Templates Acorn Design Half Fold Card 1 per sheet from half fold card template word , image source: www.avery.com
half fold card template word
It might seem to be a simple step. Simply open a new document and start typing, right? Nonetheless, it’s rare for that to work for me. I love to get a strong working title and a summary before I write too much. John’s written about this earlier, after he discovered he could speed up his composing procedure ~600 percent by creating an outline first.
As I wrote an outline for a post this week I realised I had been repeating the same process for every new article I work on. Like any fantastic programmer, I realized repeating the exact same work over and above means that is probably a fantastic opportunity for automation.
So I decided to create a few templates for myself.
I started by developing a template for the common Ghost blog article structure. Since that structure’s particular to me, I also created a template based on how John constructions his articles, and another according to a writer whose work I respect.
For every template I’ve created a gist to show you what they look like. They’re just Markdown documents, so go right ahead and save , rename them if you like, and copy-and-paste the contents into a new file whenever you are ready to write. Click the”view raw” link on the bottom of every list to view the plain text version, which you can copy into a new file in your favourite writing app.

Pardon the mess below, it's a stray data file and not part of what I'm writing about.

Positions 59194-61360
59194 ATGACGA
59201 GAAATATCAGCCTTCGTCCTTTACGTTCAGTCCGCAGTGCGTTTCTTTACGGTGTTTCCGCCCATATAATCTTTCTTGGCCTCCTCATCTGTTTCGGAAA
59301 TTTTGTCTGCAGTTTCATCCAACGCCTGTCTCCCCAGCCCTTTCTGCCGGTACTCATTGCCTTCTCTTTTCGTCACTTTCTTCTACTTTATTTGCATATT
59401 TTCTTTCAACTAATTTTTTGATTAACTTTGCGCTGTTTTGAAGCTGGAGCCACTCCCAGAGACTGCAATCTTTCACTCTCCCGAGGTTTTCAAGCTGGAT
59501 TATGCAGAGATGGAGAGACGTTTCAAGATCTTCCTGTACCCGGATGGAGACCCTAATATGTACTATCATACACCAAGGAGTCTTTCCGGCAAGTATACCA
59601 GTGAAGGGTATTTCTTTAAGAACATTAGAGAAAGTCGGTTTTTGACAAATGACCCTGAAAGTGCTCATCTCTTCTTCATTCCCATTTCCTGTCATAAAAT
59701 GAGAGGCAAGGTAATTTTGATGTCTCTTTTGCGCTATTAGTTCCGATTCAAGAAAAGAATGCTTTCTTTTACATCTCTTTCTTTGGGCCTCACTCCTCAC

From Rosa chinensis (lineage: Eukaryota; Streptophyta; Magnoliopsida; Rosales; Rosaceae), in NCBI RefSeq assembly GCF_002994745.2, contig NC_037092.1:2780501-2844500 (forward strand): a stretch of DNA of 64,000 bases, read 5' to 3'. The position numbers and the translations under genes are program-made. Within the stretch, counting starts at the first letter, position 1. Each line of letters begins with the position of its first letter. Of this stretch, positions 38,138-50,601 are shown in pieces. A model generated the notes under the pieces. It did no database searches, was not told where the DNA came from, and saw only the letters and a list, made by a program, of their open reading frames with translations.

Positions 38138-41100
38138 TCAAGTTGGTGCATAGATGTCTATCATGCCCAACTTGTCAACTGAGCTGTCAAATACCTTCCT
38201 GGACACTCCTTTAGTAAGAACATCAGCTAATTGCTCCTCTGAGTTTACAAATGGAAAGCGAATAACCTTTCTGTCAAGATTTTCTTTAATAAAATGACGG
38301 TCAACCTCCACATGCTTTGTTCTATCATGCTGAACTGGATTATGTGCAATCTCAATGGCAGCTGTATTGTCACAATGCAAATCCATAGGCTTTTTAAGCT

With this template, I can start with answering each dot line with a few notes about what I need to write in that section. From the time I am done, I will have a rough sketch of what the final piece will look like. This should make it easier to expand my notes to fully-formed paragraphs and cause them to flow into each other well, because I know the arrangement of the entire piece beforehand.
Using the template, I discovered that my outlining process became more involved. I’d actually planned to do a complete rough draft of the post in the early hours, but it took me a couple of hours just to get the outline done, so I set the draft off for another day.
On the flip side, I had over 1600 words written in my outline, along with a solid idea of what each section would comprise and how they’d work together to create a feeling of flow from the article. Though outlining took longer than normal, drafting took less time because I had put myself up for success. Composing the draft was only a matter of taking each chunk of notes from the outline and filling it out into a readable paragraph or two.
It was quite a different process to how I normally do the job, and that I was tempted a few times to avoid the additional research or thinking necessary to fill out the outline correctly. I frequently put these things off till I am drafting, and that’s when I should be centered on writing rather. I adhered to it, however, and by the time I got around to writing the draft I was grateful I had.
I have really overhauled my outline and study procedure by using this template. It’s a more productive part of the process now, and makes drafting easier. Hopefully it will lead to better function, also.
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